According to Peters, the only alteration to the shell of the original house was the addition of a bay window on the rear that overlooked the new patio Peters had designed for outdoor entertaining. Since the interior of the old house had been completely gutted prior to commencing the work – a move that Peters and Gifford had decided necessary before giving Balch a solid quote on the project – Balch was then free to design most of the new floorplan. The only limitations came from the need to work around that massive chimney and those three main level fireplaces.

Balch’s choice of floorplans for his restored home that included two bathrooms on the second level.

Completed in the spring of 1938, the restored house was a true representation of what the original structure would have looked like when it was first built. A detached garage was built just to the east of the house to hold Mr. Balch’s automobile.

Dr. Ludwig Goldhorn color photograph of Balch’s recently completed restoration in 1938.

Earle Balch eventually made this house his permanent residence. By 1951, he presided as the chairman of Redding’s Board of Education and was the president of the Mark Twain Library Association.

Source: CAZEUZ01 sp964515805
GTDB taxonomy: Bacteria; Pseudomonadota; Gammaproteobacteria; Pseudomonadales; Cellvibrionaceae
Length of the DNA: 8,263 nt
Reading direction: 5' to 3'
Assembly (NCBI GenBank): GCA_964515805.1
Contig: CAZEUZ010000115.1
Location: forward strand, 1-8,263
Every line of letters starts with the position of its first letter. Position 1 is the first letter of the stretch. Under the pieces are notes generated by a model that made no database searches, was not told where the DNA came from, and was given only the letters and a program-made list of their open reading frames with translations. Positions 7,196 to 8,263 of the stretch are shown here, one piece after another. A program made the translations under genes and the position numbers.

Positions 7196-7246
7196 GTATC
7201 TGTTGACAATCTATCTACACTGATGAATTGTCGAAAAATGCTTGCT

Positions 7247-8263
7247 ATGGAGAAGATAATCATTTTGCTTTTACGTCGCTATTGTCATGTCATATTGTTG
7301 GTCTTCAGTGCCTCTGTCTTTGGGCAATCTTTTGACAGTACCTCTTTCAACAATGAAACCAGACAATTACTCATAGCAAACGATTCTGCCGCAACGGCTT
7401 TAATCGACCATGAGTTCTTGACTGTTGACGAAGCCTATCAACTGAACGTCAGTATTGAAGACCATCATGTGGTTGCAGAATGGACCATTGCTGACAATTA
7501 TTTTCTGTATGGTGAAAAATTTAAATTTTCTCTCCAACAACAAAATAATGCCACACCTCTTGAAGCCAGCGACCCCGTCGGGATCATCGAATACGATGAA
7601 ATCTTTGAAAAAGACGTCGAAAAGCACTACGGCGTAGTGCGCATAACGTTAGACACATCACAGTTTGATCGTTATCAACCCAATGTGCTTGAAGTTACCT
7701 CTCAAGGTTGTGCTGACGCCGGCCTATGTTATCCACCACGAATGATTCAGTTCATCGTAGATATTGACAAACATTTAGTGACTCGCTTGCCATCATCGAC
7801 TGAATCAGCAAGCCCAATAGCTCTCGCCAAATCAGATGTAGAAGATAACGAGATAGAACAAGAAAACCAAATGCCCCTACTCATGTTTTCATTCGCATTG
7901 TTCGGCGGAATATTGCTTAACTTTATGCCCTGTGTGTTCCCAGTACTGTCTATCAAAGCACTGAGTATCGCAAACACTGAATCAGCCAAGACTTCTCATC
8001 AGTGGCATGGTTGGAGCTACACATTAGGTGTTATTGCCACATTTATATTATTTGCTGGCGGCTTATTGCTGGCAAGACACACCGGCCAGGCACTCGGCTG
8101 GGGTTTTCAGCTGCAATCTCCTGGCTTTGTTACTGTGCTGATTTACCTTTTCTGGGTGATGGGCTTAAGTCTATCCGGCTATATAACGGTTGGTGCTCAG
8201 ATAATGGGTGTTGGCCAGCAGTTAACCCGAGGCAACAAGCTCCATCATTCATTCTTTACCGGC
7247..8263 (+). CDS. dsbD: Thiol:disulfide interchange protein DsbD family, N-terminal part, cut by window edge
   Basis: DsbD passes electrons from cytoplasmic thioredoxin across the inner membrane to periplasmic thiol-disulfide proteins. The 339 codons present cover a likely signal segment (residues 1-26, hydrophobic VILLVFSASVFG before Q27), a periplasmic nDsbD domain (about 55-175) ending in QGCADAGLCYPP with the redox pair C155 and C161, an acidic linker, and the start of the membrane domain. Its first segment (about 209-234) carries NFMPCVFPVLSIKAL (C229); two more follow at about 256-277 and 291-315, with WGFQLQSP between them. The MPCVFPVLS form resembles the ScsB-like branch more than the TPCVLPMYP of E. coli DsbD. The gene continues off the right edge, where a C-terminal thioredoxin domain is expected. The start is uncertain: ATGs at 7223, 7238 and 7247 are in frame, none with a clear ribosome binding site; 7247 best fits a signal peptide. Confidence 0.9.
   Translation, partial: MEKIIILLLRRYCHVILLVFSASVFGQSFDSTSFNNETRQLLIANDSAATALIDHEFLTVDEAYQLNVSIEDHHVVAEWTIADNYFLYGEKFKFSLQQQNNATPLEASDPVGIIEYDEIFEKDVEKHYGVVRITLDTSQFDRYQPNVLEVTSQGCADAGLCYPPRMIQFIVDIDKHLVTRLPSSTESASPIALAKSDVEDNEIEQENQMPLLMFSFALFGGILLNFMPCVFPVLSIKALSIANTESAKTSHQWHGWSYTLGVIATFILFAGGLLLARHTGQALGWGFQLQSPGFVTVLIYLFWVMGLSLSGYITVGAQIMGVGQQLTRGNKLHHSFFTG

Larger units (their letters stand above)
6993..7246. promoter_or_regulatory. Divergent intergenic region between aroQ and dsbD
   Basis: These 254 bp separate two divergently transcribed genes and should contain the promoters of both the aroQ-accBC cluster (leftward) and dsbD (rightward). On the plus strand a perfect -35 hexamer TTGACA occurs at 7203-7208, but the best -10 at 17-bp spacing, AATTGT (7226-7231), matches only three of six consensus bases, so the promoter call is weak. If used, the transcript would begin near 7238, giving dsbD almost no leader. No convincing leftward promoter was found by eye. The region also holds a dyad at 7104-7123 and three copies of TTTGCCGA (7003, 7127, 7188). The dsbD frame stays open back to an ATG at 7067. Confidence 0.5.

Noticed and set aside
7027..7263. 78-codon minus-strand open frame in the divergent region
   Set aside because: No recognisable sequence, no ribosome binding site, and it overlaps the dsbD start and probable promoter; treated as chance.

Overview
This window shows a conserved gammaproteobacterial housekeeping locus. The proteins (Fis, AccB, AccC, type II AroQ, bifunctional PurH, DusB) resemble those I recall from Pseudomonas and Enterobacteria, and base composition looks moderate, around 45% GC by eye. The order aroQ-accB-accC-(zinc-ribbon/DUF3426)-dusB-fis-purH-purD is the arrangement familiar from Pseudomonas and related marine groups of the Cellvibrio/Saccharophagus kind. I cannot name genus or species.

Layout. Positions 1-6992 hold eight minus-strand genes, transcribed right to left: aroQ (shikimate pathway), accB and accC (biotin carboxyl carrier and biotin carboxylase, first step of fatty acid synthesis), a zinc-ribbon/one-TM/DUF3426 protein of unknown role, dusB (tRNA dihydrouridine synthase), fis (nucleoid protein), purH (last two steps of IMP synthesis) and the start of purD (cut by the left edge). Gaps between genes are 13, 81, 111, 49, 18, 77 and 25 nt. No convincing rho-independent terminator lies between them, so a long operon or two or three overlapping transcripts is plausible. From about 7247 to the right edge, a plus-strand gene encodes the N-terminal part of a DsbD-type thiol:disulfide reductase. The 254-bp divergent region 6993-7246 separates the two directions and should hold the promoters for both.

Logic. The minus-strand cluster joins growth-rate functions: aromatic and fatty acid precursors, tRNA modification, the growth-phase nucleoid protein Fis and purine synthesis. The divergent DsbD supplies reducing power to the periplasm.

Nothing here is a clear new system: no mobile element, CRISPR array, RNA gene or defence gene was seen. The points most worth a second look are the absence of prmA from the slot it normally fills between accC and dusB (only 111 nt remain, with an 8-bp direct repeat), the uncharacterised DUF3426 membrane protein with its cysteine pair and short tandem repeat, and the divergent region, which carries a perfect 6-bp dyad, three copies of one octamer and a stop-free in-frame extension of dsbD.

Balch became the chief cultural affairs officer at the United States Embassy in Iran in 1952, a position he held in the Eisenhower administration until 1955. He then served as the cultural attaché to the Netherlands from 1955 until 1960, and then served under President Kennedy in the same position in Turkey between 1960 and 1962. Balch died in his home state of Minnesota on July 1, 1977.

1947, Earle Henry Balch

The photos that Peters supplied for his 1938 magazine article are shown here and represent an extremely rare glimpse into what was a really early restoration of an original New England house. This building still stands today, although like most houses from that era it has been expanded to better suit the needs and wants of a modern family. The 1938 garage has been connected to the house via an enclosed breezeway and it now houses a large modern kitchen and dining room.

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By Bruce Nelson

Director of Research for the Historical Society of Easton Town Co-Historian for the Town of Redding, Connecticut Author/Publisher at Sport Hill Books